Health and Healthcare Systems

Heart disease is still the world’s biggest killer. The power to change this is in our hands

A worker displays a heart-shaped praline for Valentine's Day at a Wittamer chocolate boutique in Brussels February 14, 2012.

World Heart Day is our chance to urge more people across the globe to improve their heart health. Image: REUTERS/Francois Lenoir

Jean-Luc Eiselé
CEO, World Heart Federation
Share:
Our Impact
What's the World Economic Forum doing to accelerate action on Health and Healthcare Systems?
The Big Picture
Explore and monitor how Global Health is affecting economies, industries and global issues
A hand holding a looking glass by a lake
Crowdsource Innovation
Get involved with our crowdsourced digital platform to deliver impact at scale
Stay up to date:

Global Health

There's a song by Peter Gabriel called The Power of Your Heart, and it fits perfectly with our theme for this year's World Heart Day. On 29 September, we're urging people to take action by sharing the power. It's about the power we all have in us to inspire each other - our families, and friends, our local communities - to make just those few small changes in our lives that can make a really powerful difference to our heart health.

The World Heart Federation (WHF) created World Heart Day in 2009, and it grows stronger and stronger. Year after year we're amazed at the commitment and creativity of WHF members and partners, and individuals and organizations around the world as they support our campaign. From schools and universities, to government departments, hospitals, private corporates and the media ... people in every corner of the world are organizing everything from walks, runs and sporting events, to concerts, public talks and screenings, as well as sharing their support on social media.

This year we're also delighted that more iconic buildings, landmarks and monuments across the world are lighting up red in support of our mission than ever before. The Great Pyramid of Giza in Egypt, Table Mountain in South Africa, the Nasdaq screen in New York, the Singapore Flyer, the Auckland Sky Tower in New Zealand, Avala Tower in Serbia, Angel de la Reforma in Mexico City, Jet d'Eau in Geneva, Switzerland, the home of the World Heart Federation, and many others ... all turning red and providing a powerful visual symbol for World Heart Day.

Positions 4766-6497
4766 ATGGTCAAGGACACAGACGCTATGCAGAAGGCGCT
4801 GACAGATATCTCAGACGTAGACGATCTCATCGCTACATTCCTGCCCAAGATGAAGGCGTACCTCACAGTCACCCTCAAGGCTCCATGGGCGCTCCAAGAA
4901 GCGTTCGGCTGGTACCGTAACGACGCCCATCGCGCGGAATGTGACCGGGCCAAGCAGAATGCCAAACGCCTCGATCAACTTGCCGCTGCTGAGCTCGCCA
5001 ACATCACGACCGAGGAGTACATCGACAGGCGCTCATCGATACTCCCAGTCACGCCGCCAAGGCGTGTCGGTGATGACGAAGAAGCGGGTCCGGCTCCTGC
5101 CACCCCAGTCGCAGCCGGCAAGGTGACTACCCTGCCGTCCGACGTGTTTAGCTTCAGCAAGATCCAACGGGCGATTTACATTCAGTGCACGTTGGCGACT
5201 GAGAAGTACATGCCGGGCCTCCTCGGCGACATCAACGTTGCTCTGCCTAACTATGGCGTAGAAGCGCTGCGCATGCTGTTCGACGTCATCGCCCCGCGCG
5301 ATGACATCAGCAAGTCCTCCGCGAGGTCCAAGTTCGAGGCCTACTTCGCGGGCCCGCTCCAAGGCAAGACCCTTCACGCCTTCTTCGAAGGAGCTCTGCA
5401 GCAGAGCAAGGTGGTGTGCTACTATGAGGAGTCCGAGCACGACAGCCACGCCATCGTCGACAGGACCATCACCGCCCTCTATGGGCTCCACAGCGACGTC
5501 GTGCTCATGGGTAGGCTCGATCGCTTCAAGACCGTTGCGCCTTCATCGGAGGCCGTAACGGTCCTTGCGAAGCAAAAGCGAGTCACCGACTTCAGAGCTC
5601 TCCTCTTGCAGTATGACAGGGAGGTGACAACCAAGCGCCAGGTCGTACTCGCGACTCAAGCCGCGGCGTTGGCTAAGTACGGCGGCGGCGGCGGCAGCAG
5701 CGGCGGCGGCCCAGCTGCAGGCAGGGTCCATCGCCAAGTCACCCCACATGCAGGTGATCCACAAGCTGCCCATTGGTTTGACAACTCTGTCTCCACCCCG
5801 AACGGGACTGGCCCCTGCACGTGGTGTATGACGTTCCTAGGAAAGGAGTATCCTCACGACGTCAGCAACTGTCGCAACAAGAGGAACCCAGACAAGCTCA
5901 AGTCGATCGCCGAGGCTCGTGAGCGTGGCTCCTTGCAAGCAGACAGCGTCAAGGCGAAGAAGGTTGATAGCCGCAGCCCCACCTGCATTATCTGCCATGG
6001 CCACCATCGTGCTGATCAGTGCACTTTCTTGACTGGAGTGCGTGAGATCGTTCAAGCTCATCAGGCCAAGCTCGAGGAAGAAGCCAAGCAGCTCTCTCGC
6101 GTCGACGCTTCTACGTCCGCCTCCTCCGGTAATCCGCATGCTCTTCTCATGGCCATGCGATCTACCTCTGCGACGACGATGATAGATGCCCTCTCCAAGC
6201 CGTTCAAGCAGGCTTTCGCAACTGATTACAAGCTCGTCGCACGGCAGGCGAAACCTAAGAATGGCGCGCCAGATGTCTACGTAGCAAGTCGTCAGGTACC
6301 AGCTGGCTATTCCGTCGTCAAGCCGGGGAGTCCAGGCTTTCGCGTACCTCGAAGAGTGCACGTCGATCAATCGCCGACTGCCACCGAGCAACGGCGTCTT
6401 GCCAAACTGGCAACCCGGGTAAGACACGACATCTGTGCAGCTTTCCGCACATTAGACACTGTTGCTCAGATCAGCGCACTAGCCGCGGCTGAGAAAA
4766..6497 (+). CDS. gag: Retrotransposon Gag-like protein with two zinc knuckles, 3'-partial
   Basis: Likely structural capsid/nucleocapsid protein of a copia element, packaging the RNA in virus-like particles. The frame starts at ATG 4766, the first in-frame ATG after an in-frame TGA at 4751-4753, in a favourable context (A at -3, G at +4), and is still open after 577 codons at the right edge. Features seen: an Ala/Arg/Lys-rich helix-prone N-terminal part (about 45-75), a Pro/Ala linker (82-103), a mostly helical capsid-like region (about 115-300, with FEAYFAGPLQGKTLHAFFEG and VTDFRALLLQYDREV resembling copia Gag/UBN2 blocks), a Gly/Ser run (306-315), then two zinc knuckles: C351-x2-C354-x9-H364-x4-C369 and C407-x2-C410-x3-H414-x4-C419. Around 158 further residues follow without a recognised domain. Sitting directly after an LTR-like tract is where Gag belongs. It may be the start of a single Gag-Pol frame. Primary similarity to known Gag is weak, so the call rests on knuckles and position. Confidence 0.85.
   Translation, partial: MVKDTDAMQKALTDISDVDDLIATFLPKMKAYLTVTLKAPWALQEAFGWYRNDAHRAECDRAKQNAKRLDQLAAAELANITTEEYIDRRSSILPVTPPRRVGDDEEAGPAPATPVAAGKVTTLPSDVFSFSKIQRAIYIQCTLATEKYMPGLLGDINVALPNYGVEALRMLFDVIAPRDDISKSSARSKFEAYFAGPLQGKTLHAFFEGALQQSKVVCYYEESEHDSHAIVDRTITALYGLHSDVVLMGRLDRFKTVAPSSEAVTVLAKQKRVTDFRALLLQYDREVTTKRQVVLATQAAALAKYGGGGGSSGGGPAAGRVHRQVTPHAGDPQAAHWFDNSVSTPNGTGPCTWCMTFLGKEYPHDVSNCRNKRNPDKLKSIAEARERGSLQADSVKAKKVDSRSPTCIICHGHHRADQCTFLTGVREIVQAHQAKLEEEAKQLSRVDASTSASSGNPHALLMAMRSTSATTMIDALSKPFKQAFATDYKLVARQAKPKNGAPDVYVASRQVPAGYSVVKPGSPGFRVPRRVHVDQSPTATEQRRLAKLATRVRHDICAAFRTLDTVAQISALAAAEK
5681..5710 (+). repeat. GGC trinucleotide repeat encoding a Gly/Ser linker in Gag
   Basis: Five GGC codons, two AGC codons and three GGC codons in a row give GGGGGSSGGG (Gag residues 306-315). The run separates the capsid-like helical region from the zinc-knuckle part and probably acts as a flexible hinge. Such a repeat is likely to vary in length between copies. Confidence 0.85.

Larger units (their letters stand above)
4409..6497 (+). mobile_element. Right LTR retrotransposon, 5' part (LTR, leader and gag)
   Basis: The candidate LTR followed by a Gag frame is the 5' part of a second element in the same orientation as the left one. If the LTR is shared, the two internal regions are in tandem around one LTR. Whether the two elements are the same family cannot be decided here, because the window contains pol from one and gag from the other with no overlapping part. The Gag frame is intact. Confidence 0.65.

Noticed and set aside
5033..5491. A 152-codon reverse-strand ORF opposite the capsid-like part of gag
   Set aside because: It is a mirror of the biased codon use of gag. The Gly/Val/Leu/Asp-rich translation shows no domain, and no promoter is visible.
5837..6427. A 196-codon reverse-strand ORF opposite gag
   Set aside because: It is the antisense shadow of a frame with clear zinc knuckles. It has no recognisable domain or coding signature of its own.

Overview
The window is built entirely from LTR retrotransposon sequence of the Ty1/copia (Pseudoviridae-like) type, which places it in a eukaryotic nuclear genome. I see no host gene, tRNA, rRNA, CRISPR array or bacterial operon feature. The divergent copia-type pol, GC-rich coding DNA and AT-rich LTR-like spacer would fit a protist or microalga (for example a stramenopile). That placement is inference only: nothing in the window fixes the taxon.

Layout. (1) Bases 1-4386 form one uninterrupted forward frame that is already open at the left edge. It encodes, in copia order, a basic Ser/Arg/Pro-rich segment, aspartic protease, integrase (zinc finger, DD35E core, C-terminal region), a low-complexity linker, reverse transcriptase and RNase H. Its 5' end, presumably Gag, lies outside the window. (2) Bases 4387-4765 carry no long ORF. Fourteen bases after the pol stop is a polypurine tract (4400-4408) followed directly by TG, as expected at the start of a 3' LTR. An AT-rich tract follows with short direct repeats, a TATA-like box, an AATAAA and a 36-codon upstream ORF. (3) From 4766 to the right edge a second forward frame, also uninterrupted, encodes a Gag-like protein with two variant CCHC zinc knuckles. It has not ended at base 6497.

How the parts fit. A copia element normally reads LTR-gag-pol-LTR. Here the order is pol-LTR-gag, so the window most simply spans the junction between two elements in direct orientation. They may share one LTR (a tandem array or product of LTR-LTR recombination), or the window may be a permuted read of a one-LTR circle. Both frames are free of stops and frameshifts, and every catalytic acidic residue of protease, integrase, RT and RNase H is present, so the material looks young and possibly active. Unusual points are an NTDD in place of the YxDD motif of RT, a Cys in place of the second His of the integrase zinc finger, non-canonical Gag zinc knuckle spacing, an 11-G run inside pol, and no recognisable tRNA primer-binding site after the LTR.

The number one global killer

The serious aim of World Heart Day is to help fight against the rising number of people with cardiovascular disease (CVD). CVD is the leading cause of death and disability in the world, killing 17.7 million people a year. That's a third of all deaths on the planet and half of all non-communicable-disease-related deaths. Around 80% of these deaths are in low- and middle-income countries where human and financial resources are least able to address the CVD burden.

World Heart Day is our chance to bring people together to tackle the world’s biggest killer and urge more people across the globe to improve their heart health. The power to change really is in our hands. Making lifestyle changes such as eating more fruit and vegetables, keeping active and stopping smoking can save millions of lives.

Together we can reduce the burden of heart disease and stroke ... by sharing the power of our hearts, we can help people everywhere to live longer, better, more-heart-healthy lives.

Have you read?
Don't miss any update on this topic

Create a free account and access your personalized content collection with our latest publications and analyses.

Sign up for free

License and Republishing

World Economic Forum articles may be republished in accordance with the Creative Commons Attribution-NonCommercial-NoDerivatives 4.0 International Public License, and in accordance with our Terms of Use.

The views expressed in this article are those of the author alone and not the World Economic Forum.

Share:
World Economic Forum logo
Global Agenda

The Agenda Weekly

A weekly update of the most important issues driving the global agenda

Subscribe today

You can unsubscribe at any time using the link in our emails. For more details, review our privacy policy.

This Earth Day we consider the impact of climate change on human health

Shyam Bishen and Annika Green

April 22, 2024

2:12

About Us

Events

Media

Partners & Members

  • Join Us

Language Editions

Privacy Policy & Terms of Service

© 2024 World Economic Forum